What is 'pus in the foot'?
Infection in the foot is by far, the most common cause of acute (sudden), single-leg lameness in the horse. Infection results in painful inflammation and pus (abscess) formation. The hoof is a relatively rigid structure and abscess formation increases pressure within the sensitive structures, that, like infection or bruise under a human finger nail, is very painful. This condition should be excluded first, in all horses who become suddenly lame on one leg, before other diagnoses are considered.
What causes 'pus in the foot'?
Infections are caused by one or more of the many types of bacteria that normally live in the environment or on the foot. Infection is introduced most commonly through the sole of the horse's foot, by a bruise or puncture wound to the sole, by a nail 'bind' or 'quick' at shoeing, through a hoof crack or by tracking through the white line.
How is 'pus in the foot' diagnosed?
Characteristically, lameness develops suddenly, from slight to severe, over 24-48 hours, involving one leg only. When the pain is severe, the horse may sweat and blow and refuse to bear weight on the affected foot. The foot may feel warm and the pulse in the heel blood vessels (digital pulses) may 'bound'.
The shoe should be removed from the affected foot to allow thorough investigation and treatment. A discrete area of pain on the sole can usually be found with hoof testers or sometimes even finger pressure (the horse pulls the foot away in obvious pain).
When the shoe has been removed and the sole cleaned and searched, there may be signs of a puncture wound, crack or area of discoloration at the white line, corresponding to the area of pain. Pressure from hoof testers may cause pus to ooze from the wound. Further searching with a hoof knife usually results in an ooze or spurt of pus and/or gas from the abscess, initially painful but subsequently resulting in dramatic improvement.
Where the abscess cannot be located immediately, the foot should be poulticed overnight, to help the abscess to 'ripen' and the foot to soften, before trying again to find the abscess. If the abscess still cannot be found, a radiographic (x-ray) examination of the foot may be made to look for a pocket of pus/gas and to rule out other possibilities, e.g., fractures of the bones in the foot.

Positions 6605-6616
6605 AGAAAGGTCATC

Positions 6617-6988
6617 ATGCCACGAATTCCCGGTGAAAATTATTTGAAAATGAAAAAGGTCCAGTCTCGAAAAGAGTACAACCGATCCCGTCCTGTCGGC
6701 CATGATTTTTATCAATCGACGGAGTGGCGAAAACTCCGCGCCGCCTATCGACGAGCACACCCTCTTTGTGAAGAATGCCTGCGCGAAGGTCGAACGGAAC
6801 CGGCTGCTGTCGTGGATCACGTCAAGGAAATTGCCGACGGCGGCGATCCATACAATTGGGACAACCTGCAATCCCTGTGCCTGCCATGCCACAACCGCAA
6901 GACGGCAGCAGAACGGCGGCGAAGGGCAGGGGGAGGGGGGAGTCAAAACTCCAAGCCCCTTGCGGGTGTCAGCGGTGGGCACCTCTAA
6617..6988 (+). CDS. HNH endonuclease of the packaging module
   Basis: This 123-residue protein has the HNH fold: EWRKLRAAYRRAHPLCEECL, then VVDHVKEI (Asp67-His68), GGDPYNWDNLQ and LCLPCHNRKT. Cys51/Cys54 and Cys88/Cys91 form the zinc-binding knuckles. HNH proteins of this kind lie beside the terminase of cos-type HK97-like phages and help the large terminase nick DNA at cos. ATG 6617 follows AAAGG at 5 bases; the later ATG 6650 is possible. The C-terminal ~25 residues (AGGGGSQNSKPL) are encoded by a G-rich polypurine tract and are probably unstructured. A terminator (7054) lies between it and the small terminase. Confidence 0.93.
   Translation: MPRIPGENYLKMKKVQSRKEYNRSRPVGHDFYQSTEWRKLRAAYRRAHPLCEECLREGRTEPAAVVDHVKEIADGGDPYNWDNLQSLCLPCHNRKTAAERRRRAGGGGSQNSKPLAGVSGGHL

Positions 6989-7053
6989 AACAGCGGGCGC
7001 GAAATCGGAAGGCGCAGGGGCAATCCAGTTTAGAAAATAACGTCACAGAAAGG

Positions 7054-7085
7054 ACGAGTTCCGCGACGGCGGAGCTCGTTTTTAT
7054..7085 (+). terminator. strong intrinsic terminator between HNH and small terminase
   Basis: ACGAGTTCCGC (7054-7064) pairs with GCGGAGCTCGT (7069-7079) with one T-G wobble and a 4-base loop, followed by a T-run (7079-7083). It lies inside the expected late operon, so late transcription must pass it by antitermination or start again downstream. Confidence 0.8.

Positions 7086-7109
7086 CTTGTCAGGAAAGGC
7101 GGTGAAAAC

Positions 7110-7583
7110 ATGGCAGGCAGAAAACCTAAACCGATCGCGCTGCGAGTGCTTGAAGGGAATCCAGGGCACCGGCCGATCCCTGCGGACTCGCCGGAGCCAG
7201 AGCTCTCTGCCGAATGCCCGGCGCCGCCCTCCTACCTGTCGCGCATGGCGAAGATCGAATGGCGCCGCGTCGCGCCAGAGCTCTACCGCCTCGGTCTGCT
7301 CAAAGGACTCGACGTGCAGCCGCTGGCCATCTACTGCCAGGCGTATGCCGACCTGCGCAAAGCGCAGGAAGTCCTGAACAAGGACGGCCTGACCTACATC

Occasionally, in deeper-seated abscesses, the infection may track upwards through the hoof laminae to eventually break out at the coronary band, rather than at the solar surface of the foot. In other cases, infection may track along under the sole ('under-run sole' - see photo).
How can 'pus in the foot' be treated?
As soon as the site of pain is accurately established with hoof testers, the sole should be searched with a hoof knife to locate the abscess (signified by an ooze or spurt of pus and/or gas) and then pared away over the abscess to allow efficient drainage. The hole can be flushed with hydrogen peroxide and/or an antibiotic solution or foot spray and then the foot should be poulticed for 24-48 hours to encourage thorough drainage of pus through the hole.
Tetanus antitoxin must be given, if the horse is not fully vaccinated up to date or if vaccination status cannot be confirmed.
Once the horse is much more comfortable and there is no more drainage of pus, the empty hole is treated with an antibiotic foot spray and the foot is dry bandaged for a further 24-48 hours. The hole is then packed with cotton wool soaked in an antibiotic foot spray until it has healed.
In some more extensive cases, further flushing of the abscess cavity may be necessary over the next 2-3 days.
The horse should be kept in clean dry conditions until the hole is completely healed and then the foot may be re-shod.
How can 'pus in the foot' be prevented?
You should pick out and examine your horses' feet every day. Make sure that your horses' feet are regularly trimmed and shod, by a competent farrier, to prevent hoof cracks.
Treat all puncture wounds, either nail pricks or other accidental injuries, by cleaning them and applying an antibiotic foot spray and poulticing, where necessary, without delay.
Always call your veterinarian to investigate lameness during their early stages, to try to prevent complications such as under-run sole and tracking to the coronary band.
Make sure that your horses are always fully vaccinated against tetanus, an invariably fatal infection that can gain access through hoof injuries. Please see our handout on Tetanus.
The degree of lameness should improve rapidly within 12-24 hours after the abscess is opened and the pus is drained. If this is not the case there may be a more serious problem, requiring more extensive investigations.
Edited by Kim McGurrin BSc DVM DVSc Diplomate ACVIM © Copyright 2010 Lifelearn Inc. Used and/or modified with permission under license.